FINA Presents the Medals; Prize Money for the 2013 World Championships

Last week, FINA presented the medals for the 2013 World Championships in Barcelona. At a meeting in Barcelona at the historic swim club CN Natacio-Barceloneta, three of Spain’s most famous athletes presented the Gold, Silver, and Bronze medals to the members of the crowd. Xavier Trias, the mayer of Barcelona, was at the presentation and expressed how excited he was that his city is hosting the championships.

“Everything we have seen today forms part of the image of Barcelona. The Championships will be in the limelight and we have to make the most of it. Hosting the major sporting event is important for the city and its citizens.”

bcn2013medals_small

The medals were designed by a company called lagranja. Ona Carbonell, Jennifer Pareja and Marc Minguell, three of Spains top athletes, jumped out of the water wearing the medals.

Medals aren’t all that’s at stake, however. There is a prize pool of over $3.1 million to top finishers in all of the FINA disciplines.

FINA will give out $3,100,500 dollars across 6 disciplines, including a whopping $1.56 million in pool swimming alone.

Prize money for the whole meet will be broken down as follows:

 Overall Prize Money        
 Discipline    No. of events    Prize Money per event    Total Prize Money  
 Swimming    40    $39’000    $1’560’000 
 Water Polo    2    $165’000    $330’000  
 Diving    10    $39’000    $390’000  
 Synchronised Swimming    4    $39’000    $156’000  
   3    $105’000    $315’000  
 Open Water    6    $39’000    $234’000  
 High Diving    1    $63’000    $63’000  
   1    $52’500    $52’500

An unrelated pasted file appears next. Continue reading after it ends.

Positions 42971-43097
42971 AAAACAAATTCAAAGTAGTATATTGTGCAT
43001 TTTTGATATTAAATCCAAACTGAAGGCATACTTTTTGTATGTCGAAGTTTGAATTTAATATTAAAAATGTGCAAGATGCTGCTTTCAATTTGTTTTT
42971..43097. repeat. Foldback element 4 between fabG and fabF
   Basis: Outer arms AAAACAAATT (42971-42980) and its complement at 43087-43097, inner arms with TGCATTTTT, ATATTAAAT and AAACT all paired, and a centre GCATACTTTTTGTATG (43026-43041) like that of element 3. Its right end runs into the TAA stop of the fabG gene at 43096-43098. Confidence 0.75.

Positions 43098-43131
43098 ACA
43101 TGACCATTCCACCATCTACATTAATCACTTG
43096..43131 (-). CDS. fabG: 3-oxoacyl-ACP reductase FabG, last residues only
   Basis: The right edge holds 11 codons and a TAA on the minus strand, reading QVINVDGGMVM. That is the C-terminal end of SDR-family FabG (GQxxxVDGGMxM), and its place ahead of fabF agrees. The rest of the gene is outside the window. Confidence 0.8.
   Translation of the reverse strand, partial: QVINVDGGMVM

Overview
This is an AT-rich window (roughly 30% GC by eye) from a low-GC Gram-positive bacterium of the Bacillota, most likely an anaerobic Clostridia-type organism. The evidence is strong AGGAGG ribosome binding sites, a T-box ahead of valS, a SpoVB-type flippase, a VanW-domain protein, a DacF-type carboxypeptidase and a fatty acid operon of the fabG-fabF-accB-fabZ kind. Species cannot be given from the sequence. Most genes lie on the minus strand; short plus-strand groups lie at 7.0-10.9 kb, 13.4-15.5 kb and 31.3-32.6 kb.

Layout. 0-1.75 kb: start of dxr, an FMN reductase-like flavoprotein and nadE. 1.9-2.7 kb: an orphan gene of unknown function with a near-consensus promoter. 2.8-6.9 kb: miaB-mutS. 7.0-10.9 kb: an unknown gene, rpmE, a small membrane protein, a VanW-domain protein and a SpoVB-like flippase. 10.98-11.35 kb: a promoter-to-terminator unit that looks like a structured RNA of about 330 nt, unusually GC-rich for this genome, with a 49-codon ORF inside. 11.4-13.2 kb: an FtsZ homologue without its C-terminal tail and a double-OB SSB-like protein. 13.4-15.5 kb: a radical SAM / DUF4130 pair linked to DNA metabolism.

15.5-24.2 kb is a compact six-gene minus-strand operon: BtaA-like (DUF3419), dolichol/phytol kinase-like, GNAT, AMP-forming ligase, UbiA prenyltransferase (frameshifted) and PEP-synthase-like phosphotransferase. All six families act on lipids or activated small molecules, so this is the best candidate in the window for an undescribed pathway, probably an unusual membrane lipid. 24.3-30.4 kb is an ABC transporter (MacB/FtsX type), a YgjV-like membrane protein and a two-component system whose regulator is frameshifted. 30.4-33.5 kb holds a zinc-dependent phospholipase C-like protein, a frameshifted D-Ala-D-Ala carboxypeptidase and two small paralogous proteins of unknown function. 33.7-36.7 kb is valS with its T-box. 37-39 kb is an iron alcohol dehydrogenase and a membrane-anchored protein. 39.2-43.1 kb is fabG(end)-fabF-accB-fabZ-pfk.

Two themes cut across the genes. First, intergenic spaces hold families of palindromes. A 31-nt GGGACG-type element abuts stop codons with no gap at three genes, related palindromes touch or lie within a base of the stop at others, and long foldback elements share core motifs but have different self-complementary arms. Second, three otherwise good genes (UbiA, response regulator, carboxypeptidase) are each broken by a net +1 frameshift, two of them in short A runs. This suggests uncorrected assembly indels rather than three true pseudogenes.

Total    $3’100’500     
 + World Record (for each – Swimming only)    $25’000      

With money per placing going out:

   Swimming    OW Swimming    Diving    High Diving (Women)   High Diving (Men)  Synchronised Swimming (Solo and Duet)    Synchronised Swimming (Team and Free Combination)    Water Polo  
 1st Place    $15’000    $15’000    $15’000    $10’000    $10’000    $15’000    $30’000    $60’000  
 2nd Place    $10’000    $10’000    $10’000    $9’000    $9’000    $10’000    $25’000    $40’000  
 3rd Place    $5’000    $5’000    $5’000    $8’000    $8’000    $5’000    $20’000    $30’000  
 4th Place    $4’000    $4’000    $4’000    $7’000    $7’000    $4’000    $15’000    $20’000  
 5th Place    $3’000    $3’000    $3’000    $6’000    $6’000    $3’000    $10’000    $10’000  
 6th Place    $2’000    $2’000    $2’000    $5’000    $5’000    $2’000    $5’000    $5’000  
 7th Place              $4’000  $4’000            
 8th Place              $3’500  $3’500            
 9th Place                  $3’000              
 10th Place                $2’500              
 11th Place                $2’000              
 12th Place                $1’500              
 13th Place                $1’000              
 14th Place                $500              
 Total    $39’000 (Per Event)  $39’000    $39’000    $52’500    $63’000  $39’000    $105’000    $165’000 

The 15th FINA World Championships begin in 14 days.

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SwimFanFinland
9 years ago

I’d say tennis is the most extreme. At Wimbledon the prize money totalled £22.6m this year (approximately $33 million). Moreover, there is four major tournaments in tennis every year plus dozens of well paid secondary tournaments. But there is no serious world championships! How can it be so?

I’m not proposing getting rid of the Worlds, which are the inherent part of swimming, but we must find ways to keep audience involved in swimming more regularly and constantly in order to improve rewards (to attract sponsors), just like in tennis and golf. First, World Cup must be strengthened and stretched. Second, it’s absolutely impossible if best swimmers don’t attend. The new cluster system makes this possible. Ultimately, there could be… Read more »

Klorn8d
9 years ago

I think they deserve more, look at the money list for the Masters (golf)

1st/$1,440,000
2nd/$864,000
3rd/$544,000
4th/$384,000
5th/$320,000
6th/$288,000
7th/$268,000
8th/$248,000
9th/$232,000
10th/$216,000